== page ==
"She was my No. 1 fan," said Maguire, who transferred to St. Mary's from St. John's two years ago. "She didn't miss a game. She supported the team in general. She was always at team dinners. She supported me playing football and my transfer to St. Mary's. She played a big role."
Maguire found himself turning to football to help get his mind away from the pain of his mother's death. Offseason workouts with his teammates kept Maguire's schedule busy and helped him cope with the loss.
"It was a good distraction," said Maguire, a Nahant native. "I was always busy with practice, things like that. All the coaches were helpful. It just made it easier.
"I couldn't imagine playing with any other group of guys and getting through the year with anybody else."
Now, after a season that started in the worst way possible, Maguire's one win away from sealing his St. Mary's career with a state championship. The Spartans will play Blackstone Valley Saturday morning (11) at Gillette Stadium in the Division 7 Super Bowl.
"It's definitely been a ride," Maguire said. "There's been a lot of ups and downs. I think my teammates understand how important this game is to me. I'm playing this season and dedicating it to my mom. They understand that and it's meant a lot to me. Football has definitely helped."
First-year St. Mary's coach Sean Driscoll, who was hired during the offseason, was just a few months into his new role when Terri died. Driscoll was still getting to know Maguire but it didn't take him long to come away impressed with his resiliency.
"What I learned about Jack is his resiliency in bouncing back from something like that," Driscoll said. "I know he has a younger sister (Riley) at home and he helped her. He helped manage things with his dad (Kevin) and his brother (Owen). They're a solid family.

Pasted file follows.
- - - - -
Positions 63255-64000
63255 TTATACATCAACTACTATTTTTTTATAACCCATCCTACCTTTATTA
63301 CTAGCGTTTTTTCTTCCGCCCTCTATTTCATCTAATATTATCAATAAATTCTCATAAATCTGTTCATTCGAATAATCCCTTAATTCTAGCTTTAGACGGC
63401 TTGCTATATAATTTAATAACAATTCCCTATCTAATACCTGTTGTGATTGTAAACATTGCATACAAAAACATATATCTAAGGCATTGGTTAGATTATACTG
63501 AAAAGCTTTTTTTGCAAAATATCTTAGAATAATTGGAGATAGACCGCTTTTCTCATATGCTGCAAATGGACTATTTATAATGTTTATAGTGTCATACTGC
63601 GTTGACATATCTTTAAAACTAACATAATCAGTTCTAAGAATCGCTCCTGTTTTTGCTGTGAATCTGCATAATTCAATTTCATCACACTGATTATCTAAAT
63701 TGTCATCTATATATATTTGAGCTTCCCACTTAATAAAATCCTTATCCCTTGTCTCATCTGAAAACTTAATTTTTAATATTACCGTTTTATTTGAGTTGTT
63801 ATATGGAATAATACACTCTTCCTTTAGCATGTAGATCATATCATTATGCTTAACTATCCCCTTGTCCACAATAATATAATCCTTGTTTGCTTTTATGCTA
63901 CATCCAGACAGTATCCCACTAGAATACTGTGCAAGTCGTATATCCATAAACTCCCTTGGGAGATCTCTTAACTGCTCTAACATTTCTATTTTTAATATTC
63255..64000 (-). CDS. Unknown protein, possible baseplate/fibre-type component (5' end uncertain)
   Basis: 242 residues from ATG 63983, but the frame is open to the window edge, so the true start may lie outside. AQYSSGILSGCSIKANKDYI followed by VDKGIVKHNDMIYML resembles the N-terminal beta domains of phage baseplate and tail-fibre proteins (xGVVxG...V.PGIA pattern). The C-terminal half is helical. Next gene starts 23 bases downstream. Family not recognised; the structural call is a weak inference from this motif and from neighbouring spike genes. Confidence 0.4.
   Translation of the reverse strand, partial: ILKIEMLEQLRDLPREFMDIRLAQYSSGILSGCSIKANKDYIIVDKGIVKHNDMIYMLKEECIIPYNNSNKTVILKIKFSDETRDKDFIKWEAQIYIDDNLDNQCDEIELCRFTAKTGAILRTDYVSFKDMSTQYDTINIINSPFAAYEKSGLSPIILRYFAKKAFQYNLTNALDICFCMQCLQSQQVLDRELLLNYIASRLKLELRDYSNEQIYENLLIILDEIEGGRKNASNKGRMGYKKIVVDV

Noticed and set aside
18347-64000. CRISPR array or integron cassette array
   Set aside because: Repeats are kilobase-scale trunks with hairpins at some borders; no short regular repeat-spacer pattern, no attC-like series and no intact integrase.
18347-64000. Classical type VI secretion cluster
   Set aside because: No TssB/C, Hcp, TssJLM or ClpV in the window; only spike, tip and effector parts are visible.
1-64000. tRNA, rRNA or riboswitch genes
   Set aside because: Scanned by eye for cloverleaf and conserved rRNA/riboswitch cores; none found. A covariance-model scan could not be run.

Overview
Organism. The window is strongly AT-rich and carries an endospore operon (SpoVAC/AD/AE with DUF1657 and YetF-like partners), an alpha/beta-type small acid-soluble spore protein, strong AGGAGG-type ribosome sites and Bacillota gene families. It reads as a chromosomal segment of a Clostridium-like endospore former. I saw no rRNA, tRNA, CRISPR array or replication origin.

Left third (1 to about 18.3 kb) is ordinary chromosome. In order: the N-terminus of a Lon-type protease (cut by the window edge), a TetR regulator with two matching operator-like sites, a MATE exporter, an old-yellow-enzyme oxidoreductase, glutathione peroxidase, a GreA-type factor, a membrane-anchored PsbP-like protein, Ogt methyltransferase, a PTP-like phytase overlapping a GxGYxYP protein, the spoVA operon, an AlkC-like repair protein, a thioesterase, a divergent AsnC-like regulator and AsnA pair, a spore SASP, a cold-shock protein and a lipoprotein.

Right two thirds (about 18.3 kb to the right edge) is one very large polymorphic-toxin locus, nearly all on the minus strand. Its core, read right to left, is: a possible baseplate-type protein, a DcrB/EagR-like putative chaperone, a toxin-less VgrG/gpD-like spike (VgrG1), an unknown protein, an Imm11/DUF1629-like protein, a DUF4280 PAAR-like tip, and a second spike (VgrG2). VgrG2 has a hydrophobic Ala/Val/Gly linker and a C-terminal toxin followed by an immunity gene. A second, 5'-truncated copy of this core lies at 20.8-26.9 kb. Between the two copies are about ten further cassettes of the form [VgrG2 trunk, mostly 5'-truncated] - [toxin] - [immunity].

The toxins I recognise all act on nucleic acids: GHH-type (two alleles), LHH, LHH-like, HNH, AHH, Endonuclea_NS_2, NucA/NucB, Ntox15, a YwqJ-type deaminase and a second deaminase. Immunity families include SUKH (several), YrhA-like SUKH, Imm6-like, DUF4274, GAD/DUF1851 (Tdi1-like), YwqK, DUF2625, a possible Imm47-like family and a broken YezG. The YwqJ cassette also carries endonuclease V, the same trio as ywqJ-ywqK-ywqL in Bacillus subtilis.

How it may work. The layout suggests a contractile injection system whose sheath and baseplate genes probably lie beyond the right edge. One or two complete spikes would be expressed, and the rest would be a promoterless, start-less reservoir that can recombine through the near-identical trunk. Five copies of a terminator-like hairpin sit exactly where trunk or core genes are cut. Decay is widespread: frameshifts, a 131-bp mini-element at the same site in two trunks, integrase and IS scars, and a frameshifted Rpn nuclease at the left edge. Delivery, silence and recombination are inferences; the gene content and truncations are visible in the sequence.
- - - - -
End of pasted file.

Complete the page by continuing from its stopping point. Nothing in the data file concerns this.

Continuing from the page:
"I really noticed Jack's leadership. I told him he could take some time off. I think he felt the distraction was good for him. I've been coaching for 26 years now and there are very few who could have dealt with it the way he's dealt with it."
Maguire's younger brother, Owen, brought a banner to Tremont Street earlier this year with St. Mary's golf team. Owen worked his through a bunker on his final hole in the Division 3 state championship, proving crucial in a one-shot win over Dover-Sherborn. Owen is a junior at St. Mary's and Riley's a sixth-grader.
The Spartans will face a formidable Blackstone Valley team (10-1) that hasn't lost since its season opener. The Beavers lost to Mashpee in last year's Super Bowl, the same team that ended St. Mary's 2017 season in the state semifinal.
"They're a good team," Maguire said of the Beavers. "They're playing in the state championship game. It'll be a good battle. They're pretty good up front. They run the ball well. We just have to play our football, go out there and play our game."
A win Saturday, Maguire said, would be the ideal ending to a season that has taught him more than he'd imagined.
"It'd mean everything," Maguire said. "There's nothing better than winning the state championship as a senior. There's nothing better. To me personally, I know this would be really important to my family, all my close friends and all those who've supported me throughout the year."
Although his mother won't be at Gillette Saturday, Maguire's confident she'd be proud of what he's helped the Spartans accomplish this season.
"It added a lot of emphasis to this season," Maguire said. "It helped me realize how important this is. Regardless of what happens I know she'd be proud of me."